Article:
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In quest for the lost gamers: An investigation of board gaming in Scania, during the Iron and Middle Ages
By Oskar Spjuth
Master’s Thesis, Lund University, 2012
Abstract: Board games has to a large degree, been studied based on historical sources. Ironically, this is true even for prehistoric games, where the Icelandic sagas have been used as a starting point for a deductive hunt for the mysterious game Hnefatafl. Later studies of gaming have to a large extent been transferring older research results. According to the author, this has created a rather skewed picture of historic games, which he means to problemise.
The author of this thesis will use gaming material from Scania as a starting point for an inductive study. Both archaeological and historical sources will be used as a basis for the results, but due to the over-representation of historical studies on the subject, the archaeological material will be given far more room in this study.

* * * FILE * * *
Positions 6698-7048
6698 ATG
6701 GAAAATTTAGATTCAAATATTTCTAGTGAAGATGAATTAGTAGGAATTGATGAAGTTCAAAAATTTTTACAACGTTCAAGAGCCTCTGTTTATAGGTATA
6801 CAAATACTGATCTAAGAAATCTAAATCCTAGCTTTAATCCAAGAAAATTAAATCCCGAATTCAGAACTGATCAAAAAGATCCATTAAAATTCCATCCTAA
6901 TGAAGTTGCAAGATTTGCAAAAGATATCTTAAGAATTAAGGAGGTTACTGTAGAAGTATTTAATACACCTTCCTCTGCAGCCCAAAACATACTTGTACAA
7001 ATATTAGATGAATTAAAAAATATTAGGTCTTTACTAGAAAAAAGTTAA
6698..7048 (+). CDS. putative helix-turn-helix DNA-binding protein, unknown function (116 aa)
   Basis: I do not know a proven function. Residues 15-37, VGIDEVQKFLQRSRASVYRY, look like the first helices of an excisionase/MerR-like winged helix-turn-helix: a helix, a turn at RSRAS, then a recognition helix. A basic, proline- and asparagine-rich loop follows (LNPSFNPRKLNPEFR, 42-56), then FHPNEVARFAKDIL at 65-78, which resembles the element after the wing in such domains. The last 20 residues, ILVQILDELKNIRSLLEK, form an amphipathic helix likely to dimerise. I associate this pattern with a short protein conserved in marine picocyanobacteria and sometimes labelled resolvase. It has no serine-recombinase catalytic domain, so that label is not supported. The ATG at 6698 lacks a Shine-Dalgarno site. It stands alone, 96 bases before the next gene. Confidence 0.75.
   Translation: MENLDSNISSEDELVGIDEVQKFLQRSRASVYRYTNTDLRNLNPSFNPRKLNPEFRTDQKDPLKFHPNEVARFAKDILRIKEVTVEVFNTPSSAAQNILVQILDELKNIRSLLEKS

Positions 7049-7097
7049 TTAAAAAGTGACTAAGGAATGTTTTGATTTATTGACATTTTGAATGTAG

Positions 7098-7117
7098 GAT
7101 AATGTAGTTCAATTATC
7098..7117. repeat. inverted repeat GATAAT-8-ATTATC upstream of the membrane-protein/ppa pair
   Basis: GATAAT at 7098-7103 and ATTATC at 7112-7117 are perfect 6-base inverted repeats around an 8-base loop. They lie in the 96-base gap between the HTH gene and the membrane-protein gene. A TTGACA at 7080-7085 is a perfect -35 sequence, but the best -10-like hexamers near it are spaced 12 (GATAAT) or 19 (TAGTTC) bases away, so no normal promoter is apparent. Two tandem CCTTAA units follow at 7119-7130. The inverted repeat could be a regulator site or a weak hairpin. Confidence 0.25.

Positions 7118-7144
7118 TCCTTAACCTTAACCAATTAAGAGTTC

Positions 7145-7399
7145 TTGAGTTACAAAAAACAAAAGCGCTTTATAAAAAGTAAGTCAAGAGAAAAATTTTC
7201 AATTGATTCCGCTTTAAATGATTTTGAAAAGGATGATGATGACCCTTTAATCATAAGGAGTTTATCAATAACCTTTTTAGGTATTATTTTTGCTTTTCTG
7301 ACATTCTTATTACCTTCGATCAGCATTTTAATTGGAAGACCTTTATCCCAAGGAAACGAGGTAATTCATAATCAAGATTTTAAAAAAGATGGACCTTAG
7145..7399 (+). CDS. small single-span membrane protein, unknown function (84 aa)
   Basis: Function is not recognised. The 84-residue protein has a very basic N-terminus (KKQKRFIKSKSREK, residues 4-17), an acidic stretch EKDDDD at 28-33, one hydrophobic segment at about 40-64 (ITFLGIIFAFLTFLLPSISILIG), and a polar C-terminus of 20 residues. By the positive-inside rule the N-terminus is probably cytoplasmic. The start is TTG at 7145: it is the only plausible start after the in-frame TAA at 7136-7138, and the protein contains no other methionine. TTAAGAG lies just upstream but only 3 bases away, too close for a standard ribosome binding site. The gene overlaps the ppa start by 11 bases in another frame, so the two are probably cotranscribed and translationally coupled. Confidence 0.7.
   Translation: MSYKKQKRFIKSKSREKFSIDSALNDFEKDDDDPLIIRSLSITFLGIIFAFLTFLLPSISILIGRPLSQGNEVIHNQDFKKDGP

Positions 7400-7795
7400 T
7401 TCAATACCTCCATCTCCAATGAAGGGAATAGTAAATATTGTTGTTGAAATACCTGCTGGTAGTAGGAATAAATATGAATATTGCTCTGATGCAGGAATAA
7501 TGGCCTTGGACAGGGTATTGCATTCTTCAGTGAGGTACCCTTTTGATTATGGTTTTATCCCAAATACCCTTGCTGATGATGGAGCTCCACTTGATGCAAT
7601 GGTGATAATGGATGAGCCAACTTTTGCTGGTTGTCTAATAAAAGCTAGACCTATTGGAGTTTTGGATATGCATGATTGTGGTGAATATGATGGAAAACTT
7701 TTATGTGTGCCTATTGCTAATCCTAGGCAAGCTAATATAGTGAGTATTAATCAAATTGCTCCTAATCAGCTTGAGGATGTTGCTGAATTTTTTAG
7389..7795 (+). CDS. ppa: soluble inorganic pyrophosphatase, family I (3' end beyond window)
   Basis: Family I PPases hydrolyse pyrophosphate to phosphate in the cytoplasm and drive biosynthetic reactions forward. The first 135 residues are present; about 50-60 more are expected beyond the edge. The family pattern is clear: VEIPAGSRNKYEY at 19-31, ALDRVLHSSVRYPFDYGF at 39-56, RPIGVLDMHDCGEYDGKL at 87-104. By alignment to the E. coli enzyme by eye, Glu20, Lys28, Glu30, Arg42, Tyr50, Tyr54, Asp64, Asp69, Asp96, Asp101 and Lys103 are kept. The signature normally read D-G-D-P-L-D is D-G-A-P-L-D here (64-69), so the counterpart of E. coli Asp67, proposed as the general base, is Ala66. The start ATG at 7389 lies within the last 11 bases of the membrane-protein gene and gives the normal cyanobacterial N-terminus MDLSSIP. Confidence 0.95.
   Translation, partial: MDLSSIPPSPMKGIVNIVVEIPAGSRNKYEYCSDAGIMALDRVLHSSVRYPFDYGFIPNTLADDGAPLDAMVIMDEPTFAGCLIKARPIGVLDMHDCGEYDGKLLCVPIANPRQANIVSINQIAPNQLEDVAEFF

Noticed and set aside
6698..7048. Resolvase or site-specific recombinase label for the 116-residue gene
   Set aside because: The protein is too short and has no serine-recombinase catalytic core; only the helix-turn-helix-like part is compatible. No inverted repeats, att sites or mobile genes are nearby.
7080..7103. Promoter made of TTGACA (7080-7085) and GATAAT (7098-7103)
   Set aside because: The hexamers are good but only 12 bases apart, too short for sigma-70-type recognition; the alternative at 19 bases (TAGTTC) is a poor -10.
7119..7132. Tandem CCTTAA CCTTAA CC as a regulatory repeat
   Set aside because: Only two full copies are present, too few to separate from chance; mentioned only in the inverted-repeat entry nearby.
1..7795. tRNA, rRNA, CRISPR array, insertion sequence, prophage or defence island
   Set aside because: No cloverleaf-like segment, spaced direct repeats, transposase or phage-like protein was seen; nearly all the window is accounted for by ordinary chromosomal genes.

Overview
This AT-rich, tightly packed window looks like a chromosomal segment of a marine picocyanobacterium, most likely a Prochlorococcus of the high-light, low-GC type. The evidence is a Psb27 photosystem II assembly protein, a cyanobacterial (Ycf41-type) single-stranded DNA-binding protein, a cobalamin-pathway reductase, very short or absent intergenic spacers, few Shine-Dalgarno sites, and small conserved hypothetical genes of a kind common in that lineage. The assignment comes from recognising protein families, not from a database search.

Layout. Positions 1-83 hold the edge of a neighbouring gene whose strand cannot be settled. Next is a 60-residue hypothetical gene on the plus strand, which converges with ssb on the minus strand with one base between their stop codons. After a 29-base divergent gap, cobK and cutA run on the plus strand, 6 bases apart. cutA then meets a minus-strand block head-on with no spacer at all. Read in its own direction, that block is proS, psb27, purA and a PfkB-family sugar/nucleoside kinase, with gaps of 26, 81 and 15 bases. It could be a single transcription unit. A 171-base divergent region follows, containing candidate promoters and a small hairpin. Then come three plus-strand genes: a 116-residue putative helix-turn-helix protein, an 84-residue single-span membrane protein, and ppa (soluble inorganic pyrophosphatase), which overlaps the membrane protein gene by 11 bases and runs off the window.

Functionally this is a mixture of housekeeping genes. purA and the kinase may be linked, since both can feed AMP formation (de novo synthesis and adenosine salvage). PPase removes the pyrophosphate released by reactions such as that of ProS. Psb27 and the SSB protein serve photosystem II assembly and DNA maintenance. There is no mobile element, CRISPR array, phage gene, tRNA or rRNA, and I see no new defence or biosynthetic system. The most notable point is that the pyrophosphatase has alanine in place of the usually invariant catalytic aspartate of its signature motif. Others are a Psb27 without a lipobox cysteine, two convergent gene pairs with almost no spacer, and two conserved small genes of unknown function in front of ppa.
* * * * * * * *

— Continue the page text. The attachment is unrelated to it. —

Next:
For the analysis of the Scanian material, studies from the whole Scandinavia will be used as a comparison material. The objective of the thesis will be to connect gaming items to their user, and to shed some light on what made persons of the past take up gaming. The author manages to deconstruct many of the widely accepted interpretations about historic and prehistoric gaming.
Checkered gaming boards from the Iron Age cannot be accepted without question as being used for Hnefatafl, Chess was not a game for knights alone, and women and children might have had an even bigger part of the evolution of board games than previously acknowledged.